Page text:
While it’s missing power-adjustable front seats, the Ford Escape ST-Line still stacks up well against the Mazda. Its option package adds a head-up display, heated front seats, Matrix LED headlights and a power tailgate to a feature list that already includes niceties like remote start, wireless phone charging, and a 12.3-inch digital instrument cluster.
If you’re still hankering for power front seats and keyless entry, the more luxury-focused Vignale AWD costs $49,590 before on-roads and bests the Mazda with a panoramic sunroof and semi-autonomous parking assist.
Looking at the Tiguan 162TSI Elegance, you’ll also find a standard digital instrument cluster – Volkswagen’s impressive 10.25-inch Digital Cockpit Pro – as well as tri-zone climate, heated and power adjustable front seats, Matrix LED headlights, colour-adjustable ambient lighting, a larger 9.2-inch infotainment system, and adaptive suspension.
That’s an impressive array of kit, though you’ll need to step up to the R-Line for a power tailgate and sporty interior and exterior touches.
The CX-5 GT SP still offers plenty of kit for its price, but its rivals from Ford and Volkswagen offer more modern technology for an almost identical price.
Despite this, the extra $2000 or so for an Akera doesn’t seem like a bad deal, considering you’ll get ventilated front seats, a surround-view camera, adaptive LED headlights with matrix-like functionality, and Nappa leather upholstery, among other features.
The Mazda CX-5 range has a five-star ANCAP safety rating, based on testing conducted in 2017.
It received an adult occupant protection score of 95 per cent, a child occupant protection score of 80 per cent, a pedestrian protection score of 78 per cent, and a safety assist score of 59 per cent.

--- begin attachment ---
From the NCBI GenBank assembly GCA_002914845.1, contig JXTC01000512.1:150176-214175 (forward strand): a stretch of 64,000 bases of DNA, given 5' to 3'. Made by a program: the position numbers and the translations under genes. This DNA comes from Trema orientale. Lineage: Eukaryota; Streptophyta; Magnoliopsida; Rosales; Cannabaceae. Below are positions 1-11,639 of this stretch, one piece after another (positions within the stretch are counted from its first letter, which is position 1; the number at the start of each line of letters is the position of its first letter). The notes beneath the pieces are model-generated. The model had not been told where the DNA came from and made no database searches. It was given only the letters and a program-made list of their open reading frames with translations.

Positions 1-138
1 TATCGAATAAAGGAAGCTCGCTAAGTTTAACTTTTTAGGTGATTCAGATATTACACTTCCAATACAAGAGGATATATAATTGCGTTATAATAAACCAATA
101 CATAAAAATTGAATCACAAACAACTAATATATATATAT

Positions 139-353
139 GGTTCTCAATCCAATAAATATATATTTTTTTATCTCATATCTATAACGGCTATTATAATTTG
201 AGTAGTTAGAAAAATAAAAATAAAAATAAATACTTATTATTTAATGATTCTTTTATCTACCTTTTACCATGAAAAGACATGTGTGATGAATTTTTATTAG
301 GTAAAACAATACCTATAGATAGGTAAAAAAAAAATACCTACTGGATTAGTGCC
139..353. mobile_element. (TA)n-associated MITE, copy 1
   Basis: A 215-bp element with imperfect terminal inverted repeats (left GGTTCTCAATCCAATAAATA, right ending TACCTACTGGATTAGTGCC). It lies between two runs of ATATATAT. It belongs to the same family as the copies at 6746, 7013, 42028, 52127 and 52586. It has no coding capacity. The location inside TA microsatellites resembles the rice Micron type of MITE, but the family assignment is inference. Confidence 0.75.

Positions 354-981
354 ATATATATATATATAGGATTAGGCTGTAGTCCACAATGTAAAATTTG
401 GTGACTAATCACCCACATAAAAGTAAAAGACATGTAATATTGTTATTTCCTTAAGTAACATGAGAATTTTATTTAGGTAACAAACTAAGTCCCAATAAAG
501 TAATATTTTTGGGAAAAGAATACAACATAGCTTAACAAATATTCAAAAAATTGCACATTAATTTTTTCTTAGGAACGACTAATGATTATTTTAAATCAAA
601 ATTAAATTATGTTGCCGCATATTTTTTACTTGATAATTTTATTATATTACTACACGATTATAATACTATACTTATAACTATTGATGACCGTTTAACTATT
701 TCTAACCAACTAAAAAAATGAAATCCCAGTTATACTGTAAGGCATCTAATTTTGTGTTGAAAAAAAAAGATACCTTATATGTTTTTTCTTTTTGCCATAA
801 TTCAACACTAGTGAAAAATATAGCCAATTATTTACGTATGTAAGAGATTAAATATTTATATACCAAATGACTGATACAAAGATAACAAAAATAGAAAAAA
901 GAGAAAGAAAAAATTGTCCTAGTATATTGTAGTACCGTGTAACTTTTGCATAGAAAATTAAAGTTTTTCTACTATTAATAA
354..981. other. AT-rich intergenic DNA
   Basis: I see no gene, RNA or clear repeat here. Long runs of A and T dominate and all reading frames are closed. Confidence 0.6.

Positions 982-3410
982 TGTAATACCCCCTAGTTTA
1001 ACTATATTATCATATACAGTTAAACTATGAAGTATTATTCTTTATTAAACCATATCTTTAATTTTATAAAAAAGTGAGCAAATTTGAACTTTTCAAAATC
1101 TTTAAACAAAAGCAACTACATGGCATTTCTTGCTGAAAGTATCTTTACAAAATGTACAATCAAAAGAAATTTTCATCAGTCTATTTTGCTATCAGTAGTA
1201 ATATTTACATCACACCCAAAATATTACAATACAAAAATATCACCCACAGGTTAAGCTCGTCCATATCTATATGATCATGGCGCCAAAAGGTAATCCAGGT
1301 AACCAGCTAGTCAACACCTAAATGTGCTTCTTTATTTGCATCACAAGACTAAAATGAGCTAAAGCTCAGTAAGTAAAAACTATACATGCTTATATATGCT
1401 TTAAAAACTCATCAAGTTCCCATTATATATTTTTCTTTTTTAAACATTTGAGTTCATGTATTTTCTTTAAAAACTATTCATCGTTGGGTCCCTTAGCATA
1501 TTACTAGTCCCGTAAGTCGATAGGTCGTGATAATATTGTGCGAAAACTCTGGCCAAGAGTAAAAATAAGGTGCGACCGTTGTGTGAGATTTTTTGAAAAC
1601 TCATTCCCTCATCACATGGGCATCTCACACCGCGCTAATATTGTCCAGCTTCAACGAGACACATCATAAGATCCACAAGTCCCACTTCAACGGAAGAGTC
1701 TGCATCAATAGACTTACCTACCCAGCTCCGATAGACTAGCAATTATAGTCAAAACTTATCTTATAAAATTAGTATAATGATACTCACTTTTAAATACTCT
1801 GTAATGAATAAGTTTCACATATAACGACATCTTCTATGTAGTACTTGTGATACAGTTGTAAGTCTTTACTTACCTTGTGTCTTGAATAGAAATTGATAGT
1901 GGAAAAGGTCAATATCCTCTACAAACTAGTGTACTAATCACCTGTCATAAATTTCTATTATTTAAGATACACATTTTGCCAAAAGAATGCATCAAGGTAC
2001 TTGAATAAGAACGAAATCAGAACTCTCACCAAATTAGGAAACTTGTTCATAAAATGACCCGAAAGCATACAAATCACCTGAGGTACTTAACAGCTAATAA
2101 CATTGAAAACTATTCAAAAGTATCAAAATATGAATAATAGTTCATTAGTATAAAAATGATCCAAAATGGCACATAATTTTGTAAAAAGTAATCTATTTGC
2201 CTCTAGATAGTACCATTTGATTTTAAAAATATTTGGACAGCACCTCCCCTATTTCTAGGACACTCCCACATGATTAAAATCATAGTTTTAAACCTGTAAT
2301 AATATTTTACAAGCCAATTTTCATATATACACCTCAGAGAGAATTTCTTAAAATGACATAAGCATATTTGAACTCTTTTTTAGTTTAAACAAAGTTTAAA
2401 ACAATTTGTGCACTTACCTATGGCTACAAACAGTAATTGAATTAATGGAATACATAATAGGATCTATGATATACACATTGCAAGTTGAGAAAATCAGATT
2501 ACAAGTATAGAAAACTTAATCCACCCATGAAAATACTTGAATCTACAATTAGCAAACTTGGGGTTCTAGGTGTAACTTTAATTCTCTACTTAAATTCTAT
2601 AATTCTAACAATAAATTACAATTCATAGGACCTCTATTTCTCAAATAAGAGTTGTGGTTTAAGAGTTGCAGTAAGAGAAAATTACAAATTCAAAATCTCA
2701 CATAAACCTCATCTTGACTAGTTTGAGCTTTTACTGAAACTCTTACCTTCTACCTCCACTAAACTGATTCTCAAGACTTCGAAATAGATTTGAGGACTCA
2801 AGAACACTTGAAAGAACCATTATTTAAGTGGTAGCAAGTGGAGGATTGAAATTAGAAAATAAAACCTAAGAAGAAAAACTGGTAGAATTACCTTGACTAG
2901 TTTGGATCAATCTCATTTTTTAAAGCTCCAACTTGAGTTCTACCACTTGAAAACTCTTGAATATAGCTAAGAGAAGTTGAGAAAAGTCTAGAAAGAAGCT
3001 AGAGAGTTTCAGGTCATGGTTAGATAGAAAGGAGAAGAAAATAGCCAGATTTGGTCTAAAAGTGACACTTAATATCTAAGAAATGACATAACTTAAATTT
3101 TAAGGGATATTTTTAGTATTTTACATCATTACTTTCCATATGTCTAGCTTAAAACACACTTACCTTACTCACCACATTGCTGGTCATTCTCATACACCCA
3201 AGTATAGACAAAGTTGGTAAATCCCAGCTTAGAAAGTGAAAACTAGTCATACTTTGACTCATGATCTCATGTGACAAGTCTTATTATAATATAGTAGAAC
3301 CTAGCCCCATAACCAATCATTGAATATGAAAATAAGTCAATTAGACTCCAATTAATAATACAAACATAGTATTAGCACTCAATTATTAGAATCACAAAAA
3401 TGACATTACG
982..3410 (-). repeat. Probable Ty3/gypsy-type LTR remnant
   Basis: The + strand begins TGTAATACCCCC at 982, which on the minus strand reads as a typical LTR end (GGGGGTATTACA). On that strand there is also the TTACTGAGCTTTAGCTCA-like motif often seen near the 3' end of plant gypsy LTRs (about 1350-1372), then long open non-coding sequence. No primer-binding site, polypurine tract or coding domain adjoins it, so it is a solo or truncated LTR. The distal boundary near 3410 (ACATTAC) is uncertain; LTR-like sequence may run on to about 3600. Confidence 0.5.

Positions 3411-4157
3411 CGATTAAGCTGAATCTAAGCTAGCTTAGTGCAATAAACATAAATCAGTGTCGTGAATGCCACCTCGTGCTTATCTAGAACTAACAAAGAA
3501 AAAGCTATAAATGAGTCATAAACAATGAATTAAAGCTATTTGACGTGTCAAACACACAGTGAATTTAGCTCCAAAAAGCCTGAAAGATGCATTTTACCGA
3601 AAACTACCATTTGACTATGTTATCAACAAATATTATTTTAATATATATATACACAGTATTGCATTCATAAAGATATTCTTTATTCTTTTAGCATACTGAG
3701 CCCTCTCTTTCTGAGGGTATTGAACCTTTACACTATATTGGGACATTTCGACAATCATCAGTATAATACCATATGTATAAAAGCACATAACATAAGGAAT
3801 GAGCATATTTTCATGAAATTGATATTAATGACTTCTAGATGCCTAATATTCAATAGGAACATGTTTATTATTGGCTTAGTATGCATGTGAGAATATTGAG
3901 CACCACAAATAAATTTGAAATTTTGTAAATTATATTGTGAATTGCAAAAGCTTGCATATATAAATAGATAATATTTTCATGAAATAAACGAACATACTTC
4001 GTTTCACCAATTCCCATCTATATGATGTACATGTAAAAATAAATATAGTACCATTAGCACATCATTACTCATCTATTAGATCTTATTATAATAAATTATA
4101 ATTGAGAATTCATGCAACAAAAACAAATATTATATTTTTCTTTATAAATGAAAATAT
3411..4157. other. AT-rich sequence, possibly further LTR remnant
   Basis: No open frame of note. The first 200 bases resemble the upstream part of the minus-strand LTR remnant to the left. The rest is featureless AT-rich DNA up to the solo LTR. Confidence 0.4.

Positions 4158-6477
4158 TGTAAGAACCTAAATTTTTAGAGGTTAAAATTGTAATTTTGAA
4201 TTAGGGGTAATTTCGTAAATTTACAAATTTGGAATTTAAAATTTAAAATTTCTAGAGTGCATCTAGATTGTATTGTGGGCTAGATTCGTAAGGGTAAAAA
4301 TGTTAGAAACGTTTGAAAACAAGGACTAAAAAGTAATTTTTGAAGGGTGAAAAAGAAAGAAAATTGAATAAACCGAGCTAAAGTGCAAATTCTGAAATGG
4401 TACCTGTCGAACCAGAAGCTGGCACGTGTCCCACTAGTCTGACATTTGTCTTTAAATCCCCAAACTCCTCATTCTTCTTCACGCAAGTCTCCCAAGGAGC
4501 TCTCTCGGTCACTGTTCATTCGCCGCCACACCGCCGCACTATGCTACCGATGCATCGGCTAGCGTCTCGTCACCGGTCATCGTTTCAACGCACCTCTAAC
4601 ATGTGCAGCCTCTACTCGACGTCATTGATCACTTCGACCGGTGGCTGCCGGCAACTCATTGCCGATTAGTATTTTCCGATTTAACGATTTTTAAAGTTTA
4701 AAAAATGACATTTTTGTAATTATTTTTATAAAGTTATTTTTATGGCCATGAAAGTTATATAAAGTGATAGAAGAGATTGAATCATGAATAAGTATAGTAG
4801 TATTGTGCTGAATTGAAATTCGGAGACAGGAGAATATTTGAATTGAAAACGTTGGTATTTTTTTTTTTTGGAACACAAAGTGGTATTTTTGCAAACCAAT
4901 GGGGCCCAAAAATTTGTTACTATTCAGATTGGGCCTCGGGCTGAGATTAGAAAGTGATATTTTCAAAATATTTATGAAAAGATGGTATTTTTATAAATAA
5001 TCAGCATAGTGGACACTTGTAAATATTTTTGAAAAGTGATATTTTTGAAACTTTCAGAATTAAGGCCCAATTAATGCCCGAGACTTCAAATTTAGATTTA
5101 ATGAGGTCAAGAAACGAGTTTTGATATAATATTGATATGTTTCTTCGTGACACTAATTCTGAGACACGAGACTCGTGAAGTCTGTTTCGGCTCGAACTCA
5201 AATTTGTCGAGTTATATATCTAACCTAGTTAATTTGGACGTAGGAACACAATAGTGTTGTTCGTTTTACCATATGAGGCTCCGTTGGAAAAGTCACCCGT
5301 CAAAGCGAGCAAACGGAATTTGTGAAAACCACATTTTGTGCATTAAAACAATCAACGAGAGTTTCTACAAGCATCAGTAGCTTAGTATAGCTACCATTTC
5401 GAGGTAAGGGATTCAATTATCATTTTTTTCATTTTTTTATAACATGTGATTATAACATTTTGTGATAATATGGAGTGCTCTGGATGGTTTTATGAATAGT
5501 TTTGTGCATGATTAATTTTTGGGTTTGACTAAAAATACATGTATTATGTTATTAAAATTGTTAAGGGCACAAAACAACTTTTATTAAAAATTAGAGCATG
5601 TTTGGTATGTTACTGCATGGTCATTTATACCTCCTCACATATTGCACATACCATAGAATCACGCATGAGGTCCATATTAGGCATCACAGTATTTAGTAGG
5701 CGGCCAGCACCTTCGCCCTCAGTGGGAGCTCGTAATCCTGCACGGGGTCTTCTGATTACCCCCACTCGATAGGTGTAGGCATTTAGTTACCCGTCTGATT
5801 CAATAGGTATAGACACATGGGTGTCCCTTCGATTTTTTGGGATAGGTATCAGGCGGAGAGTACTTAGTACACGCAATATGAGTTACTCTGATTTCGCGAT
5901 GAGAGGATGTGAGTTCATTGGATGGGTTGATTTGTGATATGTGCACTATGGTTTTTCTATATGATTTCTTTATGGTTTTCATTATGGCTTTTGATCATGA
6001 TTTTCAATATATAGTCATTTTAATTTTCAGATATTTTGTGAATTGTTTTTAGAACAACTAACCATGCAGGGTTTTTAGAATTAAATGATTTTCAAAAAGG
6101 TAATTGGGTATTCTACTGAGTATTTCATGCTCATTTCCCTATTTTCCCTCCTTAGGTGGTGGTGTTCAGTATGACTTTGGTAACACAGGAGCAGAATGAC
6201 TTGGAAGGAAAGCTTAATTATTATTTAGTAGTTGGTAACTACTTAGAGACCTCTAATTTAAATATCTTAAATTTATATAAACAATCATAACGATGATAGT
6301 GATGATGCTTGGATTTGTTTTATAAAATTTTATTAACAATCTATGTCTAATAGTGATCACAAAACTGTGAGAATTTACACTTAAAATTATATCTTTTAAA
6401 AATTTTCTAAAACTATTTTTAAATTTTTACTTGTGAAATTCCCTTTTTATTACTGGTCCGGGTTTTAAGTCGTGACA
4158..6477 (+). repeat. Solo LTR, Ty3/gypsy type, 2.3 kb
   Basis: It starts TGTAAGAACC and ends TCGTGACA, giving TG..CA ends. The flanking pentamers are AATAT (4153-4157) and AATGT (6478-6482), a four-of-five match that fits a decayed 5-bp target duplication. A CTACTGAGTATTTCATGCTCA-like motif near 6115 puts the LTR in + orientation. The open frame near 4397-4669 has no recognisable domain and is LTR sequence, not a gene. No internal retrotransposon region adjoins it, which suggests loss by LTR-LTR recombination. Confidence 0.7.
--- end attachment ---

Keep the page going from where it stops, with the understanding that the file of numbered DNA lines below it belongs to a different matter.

All models come standard with the following safety equipment:
- Autonomous emergency braking (forward and reverse) with forward pedestrian detection
- Blind-spot monitoring
- Rear cross-traffic alert
- Lane-keep assist
- Lane departure warning
- Driver attention alert
- Automatic high-beam
- Adaptive cruise control with stop/go
- Tyre pressure monitoring
- Reversing camera
- Rear parking sensors
Once you get up to the GT SP grade, the list of safety equipment also grows to include front parking sensors and traffic sign recognition.
The Ford and Volkswagen offer a similar suite of safety features, but both miss out on traffic sign recognition.
The CX-5’s interior is refreshingly simple in layout and finished with attractive, tactile materials.
There are lovely knurled dials, elegant stitching details on the dash, doors and console, and soft-touch plastics on the top half of the dash and doors.
It’s almost European in execution, especially the rotary dial for the infotainment system – shades of BMW – and the smaller dial next to it for volume, reminiscent of an Audi. Subtle metal-look highlights, including around the air vents, shifter, and switchgear, help to break up the black-on-black trim.
The sides of the centre console are finished in padded leatherette, which is a thoughtful touch. Red stitching details can also be found here. If you want a breezier interior, the GT offers white upholstery.
The new 10.25-inch Mazda Connect system is a big improvement over the 8.0-inch MZD Connect system found in lesser CX-5 models.
You still use a nicely-weighted rotary dial to control it, but the user interface looks much more modern and it’s quicker to react to inputs.